So the topic du jour is the skills mismatch in the US, which is all about how employers are having a hard time finding appropriately skilled employees during a time of abundant unemployment. It’s an odd phenomenon, and one that has folks at all levels flummoxed.
So why is this happening? There are a bunch of explanations – economic change has revealed that the American workforce: 1) has a lot of out-of-date skills and training; 2) vocational institutions and higher education aren’t equipping students with what employers want; 3) rapid advances in technology and business have created skills needs that very few possess; 4) as businesses become more lean, they want more out of their employees. And the list goes on.
You can read more about this via the following links:
- NPR: “2 Million ‘Open Jobs’? Yes, But U.S. Has a Skills Mismatch”
- Skills for America’s Future
- Washington Post: “The Great Jobs Mismatch”
- Fortune: “The Coming Jobs Crisis”
Suffice it to say, the economy has changed, which means business has changed, which means that education and training need to be updated to supply the 21st century skilled workforce that businesses demand.
What are education and training providers to do? Addressing all these apparent skill gaps is no easy task. At EMSI we have assisted a number a workforce agencies in their attempt to get dislocated or underemployed workers equipped with the right skills for local employers and in-demand jobs. If you are interested, we would be happy to discuss your organization’s need in this area, and help you adopt a similar approach so we can close the skill gaps.
Note: There’s a lot of on-the-ground work that goes into this process, and biting off too much at once is going to be overwhelming. However, with some data work on the front end, you can make a very strong, confident first step that will ultimately save you time and headaches – and get you close to making a bigger impact for businesses and workers alike.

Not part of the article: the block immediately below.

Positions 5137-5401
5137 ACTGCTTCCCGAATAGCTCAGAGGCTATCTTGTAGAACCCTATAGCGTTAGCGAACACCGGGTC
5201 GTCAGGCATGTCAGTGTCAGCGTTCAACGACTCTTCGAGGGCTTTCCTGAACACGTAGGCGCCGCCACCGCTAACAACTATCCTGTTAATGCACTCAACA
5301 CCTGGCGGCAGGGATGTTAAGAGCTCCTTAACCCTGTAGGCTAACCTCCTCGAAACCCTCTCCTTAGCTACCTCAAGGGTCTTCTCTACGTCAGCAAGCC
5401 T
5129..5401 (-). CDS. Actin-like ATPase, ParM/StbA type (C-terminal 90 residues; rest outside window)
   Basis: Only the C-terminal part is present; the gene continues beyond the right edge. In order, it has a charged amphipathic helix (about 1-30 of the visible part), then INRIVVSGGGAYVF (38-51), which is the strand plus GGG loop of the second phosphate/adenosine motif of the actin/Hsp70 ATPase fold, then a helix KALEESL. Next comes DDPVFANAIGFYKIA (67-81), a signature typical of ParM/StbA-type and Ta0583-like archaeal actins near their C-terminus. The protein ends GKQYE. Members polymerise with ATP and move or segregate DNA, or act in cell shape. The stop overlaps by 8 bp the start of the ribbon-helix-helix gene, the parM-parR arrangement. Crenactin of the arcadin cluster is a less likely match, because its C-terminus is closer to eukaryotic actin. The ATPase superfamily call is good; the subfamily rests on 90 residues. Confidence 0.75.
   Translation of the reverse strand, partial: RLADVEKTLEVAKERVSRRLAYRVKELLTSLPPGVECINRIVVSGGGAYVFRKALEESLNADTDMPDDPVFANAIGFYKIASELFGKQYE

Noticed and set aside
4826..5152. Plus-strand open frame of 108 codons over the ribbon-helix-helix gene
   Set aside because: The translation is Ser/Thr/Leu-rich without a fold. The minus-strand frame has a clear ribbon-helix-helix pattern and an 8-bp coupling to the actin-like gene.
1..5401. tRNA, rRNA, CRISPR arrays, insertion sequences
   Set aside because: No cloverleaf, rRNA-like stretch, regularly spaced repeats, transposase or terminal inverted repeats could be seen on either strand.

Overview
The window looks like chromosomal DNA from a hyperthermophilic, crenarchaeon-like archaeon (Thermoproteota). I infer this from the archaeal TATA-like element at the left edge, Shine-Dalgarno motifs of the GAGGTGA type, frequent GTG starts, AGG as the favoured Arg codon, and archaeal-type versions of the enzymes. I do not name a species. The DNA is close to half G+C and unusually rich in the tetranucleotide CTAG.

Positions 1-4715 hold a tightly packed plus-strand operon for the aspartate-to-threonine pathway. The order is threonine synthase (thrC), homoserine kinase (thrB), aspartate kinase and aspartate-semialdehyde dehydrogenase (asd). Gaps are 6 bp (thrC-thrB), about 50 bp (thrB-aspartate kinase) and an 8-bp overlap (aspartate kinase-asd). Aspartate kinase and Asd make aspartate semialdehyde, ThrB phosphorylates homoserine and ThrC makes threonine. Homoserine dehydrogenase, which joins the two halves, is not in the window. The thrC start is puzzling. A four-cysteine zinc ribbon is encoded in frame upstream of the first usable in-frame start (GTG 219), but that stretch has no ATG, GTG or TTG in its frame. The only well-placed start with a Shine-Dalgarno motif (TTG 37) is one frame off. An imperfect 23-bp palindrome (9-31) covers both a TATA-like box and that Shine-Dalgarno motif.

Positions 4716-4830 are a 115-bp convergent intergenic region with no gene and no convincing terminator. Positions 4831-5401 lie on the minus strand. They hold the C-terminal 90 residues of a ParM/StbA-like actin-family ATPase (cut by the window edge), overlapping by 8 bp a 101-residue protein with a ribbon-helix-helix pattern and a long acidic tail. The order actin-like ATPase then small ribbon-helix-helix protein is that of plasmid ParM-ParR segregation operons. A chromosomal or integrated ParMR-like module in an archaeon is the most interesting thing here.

Below are a series of steps that EMSI recommends. From a best practices standpoint, our clients have taken the critical information identified through this process to execute new strategies, invest in innovative practices, and adjust to rapidly changing economic environments.
Step 1: Identify Key Industries
You’re thinking, “I knew they’d say that!” This is such a good first step in many projects because it helps us understand where we should logically target efforts. It also helps to reveal if there are sectors that you are missing as a result of recent growth. Given limited time, budgets, and resources, developing a strong focus on the front end is key.
So here is a rundown: There are jobs available in every region, but not all jobs are equally important to your regional economy. Using labor market data and EMSI’s input-output model, we can determine which industries are having a significant influence on your regional economy in terms of jobs, earnings, and secondary sales. By allocating resources toward these industries, each dollar that you spend will have a greater job-for-job impact on your regional economy. Looking at the up-and-coming industries in your region will also help identify those industries that are most likely to experience labor shortages and occupations with skill gaps. Ultimately, using data-driven resources and tacit knowledge of regional leaders leads to the identification of optimal target industries, which serve as the foundation for additional research and workforce analysis.